RedHat was battered, however, recently by word that IBM (IBM), its chief ally and (some say) its silent partner, would be supporting a different platform, the Pivotal Initiative's Cloud Foundry, instead of OpenShift going forward. An IBM executive I talked to insisted this was no rejection of RedHat, that Cloud Foundry is open source just as RedHat's products are, but that Cloud Foundry is more flexible, supporting more programming languages and application sets, than OpenShift is.
Not everyone is as optimistic about RedHat's long-term prospects as I am, it should be noted JP Morgan recently gave the stock the equivalent of a “sell” rating with a price target $10 below its current market price.
IBM the best choice
In addition to Amazon, cloud was hurt badly by the so-called NSA “scandal” this year, in which it was revealed that the nation's security services are using cloud just as consumer companies are, to identify prospects and trends. The difference here is scale – the NSA considers each of you a customer, and thus all your web cache and phone records as fair game.
This has made cloud a dirty word with some enterprises, according to the Cloud Review. There are increasing reports of cloud projects failing due to the normal factors – inertia, lack of motivation, poor success metrics, etc.
No company is better positioned to handle all this than IBM (NYSE: IBM). The company is doing less well than other members of the Dow 30, up only 6%, but unlike most cloud companies it sports a hefty dividend of 95 cents/share, yielding nearly 2%.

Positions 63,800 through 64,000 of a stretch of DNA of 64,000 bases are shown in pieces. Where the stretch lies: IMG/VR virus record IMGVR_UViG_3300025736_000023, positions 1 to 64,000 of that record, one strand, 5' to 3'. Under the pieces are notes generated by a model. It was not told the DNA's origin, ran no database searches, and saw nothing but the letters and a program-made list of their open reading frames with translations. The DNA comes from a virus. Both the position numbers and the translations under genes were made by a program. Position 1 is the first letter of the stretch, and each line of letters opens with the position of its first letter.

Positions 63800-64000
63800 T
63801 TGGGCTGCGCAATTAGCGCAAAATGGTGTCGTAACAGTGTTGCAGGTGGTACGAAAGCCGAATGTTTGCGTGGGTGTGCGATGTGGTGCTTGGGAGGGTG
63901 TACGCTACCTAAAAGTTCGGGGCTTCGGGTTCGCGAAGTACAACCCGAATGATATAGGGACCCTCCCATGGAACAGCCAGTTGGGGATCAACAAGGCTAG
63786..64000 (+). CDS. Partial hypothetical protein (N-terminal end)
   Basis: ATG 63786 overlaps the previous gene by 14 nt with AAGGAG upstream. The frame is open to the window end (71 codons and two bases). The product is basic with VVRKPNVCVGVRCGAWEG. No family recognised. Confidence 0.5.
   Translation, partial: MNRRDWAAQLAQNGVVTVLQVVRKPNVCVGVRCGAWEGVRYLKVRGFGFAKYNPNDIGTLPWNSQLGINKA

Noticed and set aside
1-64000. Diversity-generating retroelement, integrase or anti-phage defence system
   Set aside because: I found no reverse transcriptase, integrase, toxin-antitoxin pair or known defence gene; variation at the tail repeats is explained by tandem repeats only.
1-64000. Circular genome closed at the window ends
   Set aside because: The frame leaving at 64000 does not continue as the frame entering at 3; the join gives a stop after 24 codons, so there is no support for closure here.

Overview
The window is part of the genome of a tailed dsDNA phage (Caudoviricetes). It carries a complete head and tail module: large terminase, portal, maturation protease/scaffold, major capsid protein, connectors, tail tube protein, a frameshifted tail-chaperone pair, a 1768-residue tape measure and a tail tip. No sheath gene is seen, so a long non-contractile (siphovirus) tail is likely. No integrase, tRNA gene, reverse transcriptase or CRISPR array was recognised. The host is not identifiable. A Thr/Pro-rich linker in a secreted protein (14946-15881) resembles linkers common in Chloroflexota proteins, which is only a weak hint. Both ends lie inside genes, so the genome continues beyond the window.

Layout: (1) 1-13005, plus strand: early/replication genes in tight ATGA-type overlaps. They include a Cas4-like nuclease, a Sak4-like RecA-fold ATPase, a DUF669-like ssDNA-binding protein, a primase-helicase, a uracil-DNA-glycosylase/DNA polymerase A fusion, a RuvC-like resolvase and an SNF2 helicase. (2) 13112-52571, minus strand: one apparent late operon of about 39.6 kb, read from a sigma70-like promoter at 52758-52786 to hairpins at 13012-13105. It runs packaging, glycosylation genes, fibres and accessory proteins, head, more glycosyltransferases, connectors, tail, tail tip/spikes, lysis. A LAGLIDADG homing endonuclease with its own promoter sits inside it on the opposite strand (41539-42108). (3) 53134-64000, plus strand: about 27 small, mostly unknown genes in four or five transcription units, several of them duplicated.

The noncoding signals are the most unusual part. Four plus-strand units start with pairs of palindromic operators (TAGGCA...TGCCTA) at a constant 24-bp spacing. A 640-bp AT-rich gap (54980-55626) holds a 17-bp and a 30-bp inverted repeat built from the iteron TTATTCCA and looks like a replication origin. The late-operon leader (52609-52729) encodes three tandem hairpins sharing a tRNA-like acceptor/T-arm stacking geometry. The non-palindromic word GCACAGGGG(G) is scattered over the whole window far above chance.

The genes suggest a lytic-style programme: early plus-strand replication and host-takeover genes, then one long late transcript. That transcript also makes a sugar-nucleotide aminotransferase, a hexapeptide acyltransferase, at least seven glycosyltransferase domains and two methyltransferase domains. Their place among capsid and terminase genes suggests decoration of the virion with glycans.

IBM's mainframe monopoly and its control of many other Dow and government accounts give it wiggle room, however. It is now able to pick up falling cloud stocks at good prices, as with its recent acquisition of SoftLayer. The company's results remain a model of consistency, and margins are actually on the rise under CEO Ginny Rometty.
Go back five years with IBM and you see a company whose dividend has nearly doubled, and whose stock has doubled since the bottom of the last recession in 2009.
My Foolish bottom line
Any new technology is going to have its speculative rises and sudden falls. Cloud is no exception.
The importance of cloud cannot be underestimated, and any portfolio without some exposure to it is going to be hurt. Cloud is rapidly becoming the enterprise infrastructure of choice, and while the move to private cloud has been delayed by Amazon's aggressive price-cutting, there are no indications that it won't move forward in time.
For that reason conservative portfolios need to have some IBM in them, for strength. The stock's momentum has slowed this year, making it a relative bargain at a market-matching P/E of 14.
For those who are more speculative, now may be a good time to look into Red Hat. The company remains a steady mover, it has lots of enterprise customers, and it may be over-sold in comparison with other cloud stocks. I wouldn't touch Rackspace with a barge pole, however – they're directly in the sites of Amazon.com and looking poorly.
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Dana Blankenhorn owns shares of International Business Machines.. The Motley Fool recommends Rackspace Hosting. The Motley Fool owns shares of International Business Machines.. Try any of our Foolish newsletter services free for 30 days. We Fools may not all hold the same opinions, but we all believe that considering a diverse range of insights makes us better investors. The Motley Fool has a disclosure policy. Is this post wrong? Click here. Think you can do better? Join us and write your own!